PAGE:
VALDOSTA, Ga.—The National Geographic Channel has found a gem at Moody Air Force Base — the 38th Rescue Squadron, tasked with the gritty job of saving the lives of the injured in combat and moving them to safety.
The journalists were embedded with the squadron near Kandahar, Afghanistan, for four months, collecting film and information over the course of 130 missions in which 108 lives were saved. The effort will be aired in a six-part series called "Inside Combat Rescue," beginning Feb. 18 at 10 p.m. on the National Geographic Channel.
The pararescuemen, or PJs, follow the orders of their combat rescue officers to locate an injured warrior in the field and fly out to them in Pave Hawk helicopters. They touch down near the wounded in hostile areas when able, but sometimes descend via rappel or parachute, and not always over land.
The pararescuemen use specialized training to move over enemy territory, stabilize and extricate victims, sometimes under fire. Air support from the Pave Hawks and A-10 fighter jets protect the soldiers as they move over mountains and through water to save victims.
Moody opened its doors to representatives from NatGeo and other media for a tour of the base recently, as well as rescue and flight demonstrations featuring the operations of the 38th. Charlie Parsons, Vice President of Global Development and Production, was there to thank the squadron for their cooperation in allowing NatGeo journalists to collect and tell the stories of these pararescuemen.
"We want to take our viewers into somewhere where they'll never go. In this instance, it took a while to get permission," Parsons said about the project. "The former President of National Geographic Television, Maryanne Culpepper, her son is PJ. So that's how we got the idea. I came out today because I wanted to meet the guys we've been watching on tape for months, and show our support."
Members of the 38th explained that the Pave Hawk is used as the primary mover for personnel, while the HC-130 serves as an additional transport and refueling plane for the helicopters. The A-10s provide ground and air protection for the other birds and the rescue operation on the ground.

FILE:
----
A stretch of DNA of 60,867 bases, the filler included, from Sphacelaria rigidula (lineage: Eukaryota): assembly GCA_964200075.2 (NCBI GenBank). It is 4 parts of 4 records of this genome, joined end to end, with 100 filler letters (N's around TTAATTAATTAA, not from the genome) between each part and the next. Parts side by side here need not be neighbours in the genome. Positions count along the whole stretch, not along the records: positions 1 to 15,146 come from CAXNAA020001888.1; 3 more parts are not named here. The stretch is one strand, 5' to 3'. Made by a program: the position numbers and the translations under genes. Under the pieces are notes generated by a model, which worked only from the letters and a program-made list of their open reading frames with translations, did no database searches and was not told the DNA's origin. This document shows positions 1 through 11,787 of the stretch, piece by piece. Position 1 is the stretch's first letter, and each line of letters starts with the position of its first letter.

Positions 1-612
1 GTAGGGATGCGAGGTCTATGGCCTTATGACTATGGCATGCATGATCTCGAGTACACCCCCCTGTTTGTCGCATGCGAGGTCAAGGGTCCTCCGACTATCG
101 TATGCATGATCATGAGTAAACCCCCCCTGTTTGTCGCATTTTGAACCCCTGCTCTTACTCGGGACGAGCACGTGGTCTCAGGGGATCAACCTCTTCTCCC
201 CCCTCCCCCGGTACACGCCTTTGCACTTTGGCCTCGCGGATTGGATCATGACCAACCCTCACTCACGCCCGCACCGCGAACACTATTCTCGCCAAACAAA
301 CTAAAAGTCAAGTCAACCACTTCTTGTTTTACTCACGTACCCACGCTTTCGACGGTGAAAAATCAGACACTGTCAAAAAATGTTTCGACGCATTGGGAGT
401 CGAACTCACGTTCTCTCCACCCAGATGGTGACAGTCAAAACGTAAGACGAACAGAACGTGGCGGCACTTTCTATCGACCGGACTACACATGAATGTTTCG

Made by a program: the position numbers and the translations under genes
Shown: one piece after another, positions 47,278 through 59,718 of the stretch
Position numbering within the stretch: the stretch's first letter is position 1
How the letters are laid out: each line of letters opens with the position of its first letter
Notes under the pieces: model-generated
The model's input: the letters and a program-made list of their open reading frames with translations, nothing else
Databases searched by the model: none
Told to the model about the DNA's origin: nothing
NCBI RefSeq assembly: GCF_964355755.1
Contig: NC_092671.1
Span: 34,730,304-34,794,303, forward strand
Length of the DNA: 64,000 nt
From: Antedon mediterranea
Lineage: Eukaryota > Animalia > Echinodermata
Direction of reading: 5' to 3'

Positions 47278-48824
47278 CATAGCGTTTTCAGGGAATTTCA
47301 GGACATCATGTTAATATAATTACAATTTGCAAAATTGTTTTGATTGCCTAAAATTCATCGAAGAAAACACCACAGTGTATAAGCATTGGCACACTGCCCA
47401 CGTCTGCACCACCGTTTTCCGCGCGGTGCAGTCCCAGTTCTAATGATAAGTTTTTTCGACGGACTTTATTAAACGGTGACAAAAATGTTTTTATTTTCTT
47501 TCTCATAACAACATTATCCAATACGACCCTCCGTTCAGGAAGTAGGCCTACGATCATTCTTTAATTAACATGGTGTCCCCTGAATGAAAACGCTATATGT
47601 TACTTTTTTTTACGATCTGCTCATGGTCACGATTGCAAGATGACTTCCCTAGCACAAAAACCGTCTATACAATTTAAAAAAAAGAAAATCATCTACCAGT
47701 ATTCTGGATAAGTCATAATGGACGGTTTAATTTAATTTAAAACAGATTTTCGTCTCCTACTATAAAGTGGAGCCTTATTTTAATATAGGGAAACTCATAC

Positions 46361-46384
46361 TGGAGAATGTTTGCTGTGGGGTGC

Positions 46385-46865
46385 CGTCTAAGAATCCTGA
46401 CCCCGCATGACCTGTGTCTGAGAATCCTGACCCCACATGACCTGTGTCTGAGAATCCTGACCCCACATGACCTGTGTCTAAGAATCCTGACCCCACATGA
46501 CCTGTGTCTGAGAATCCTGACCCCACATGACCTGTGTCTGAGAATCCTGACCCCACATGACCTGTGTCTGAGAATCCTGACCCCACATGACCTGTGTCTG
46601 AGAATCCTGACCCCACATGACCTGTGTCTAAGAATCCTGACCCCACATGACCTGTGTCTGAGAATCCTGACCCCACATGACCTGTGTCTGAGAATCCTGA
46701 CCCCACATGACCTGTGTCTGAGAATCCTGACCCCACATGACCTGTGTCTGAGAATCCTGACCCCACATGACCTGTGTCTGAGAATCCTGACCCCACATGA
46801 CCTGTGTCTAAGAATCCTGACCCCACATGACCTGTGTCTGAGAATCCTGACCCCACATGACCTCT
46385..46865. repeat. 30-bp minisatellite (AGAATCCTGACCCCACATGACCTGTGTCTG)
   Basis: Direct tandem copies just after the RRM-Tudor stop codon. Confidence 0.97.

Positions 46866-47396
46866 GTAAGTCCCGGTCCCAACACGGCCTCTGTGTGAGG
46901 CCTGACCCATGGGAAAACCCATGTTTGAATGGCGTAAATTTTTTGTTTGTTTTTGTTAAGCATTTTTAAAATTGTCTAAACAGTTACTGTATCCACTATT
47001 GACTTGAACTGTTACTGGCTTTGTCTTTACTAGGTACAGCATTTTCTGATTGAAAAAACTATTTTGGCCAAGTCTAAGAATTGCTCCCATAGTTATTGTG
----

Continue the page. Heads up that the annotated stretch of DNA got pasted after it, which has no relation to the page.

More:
The operations of the 38th aren't limited to overseas combat situations. The squadron was tasked with the search and recovery effort to find James Eunice, the teenager who went missing for 16 days during a boating and duck hunting trip at Ocean Pond, according to Capt. Seth Davis.
The squadron were also sent to New Orleans to provide rescue support for the victims of Hurricane Katrina.
Staff Sgt. Matthew Blankenship shared his experience in the field and what it was like to work with NatGeo crews. His sole responsibility on deployment is to rescue the victims, and while the job is scary and stressful at times, he focuses in on his job and lets little distract him, he said.
To date, nothing has gone wrong, he said, because he is still here.
Blankenship, as well as other pararescuemen, said working with NatGeo was strange at first, but once they adjusted to having camera and sound gear as part of their daily equipment, the journalists stayed out of their way.
"It only took a week or so before they were invisible to us," Blankenship said.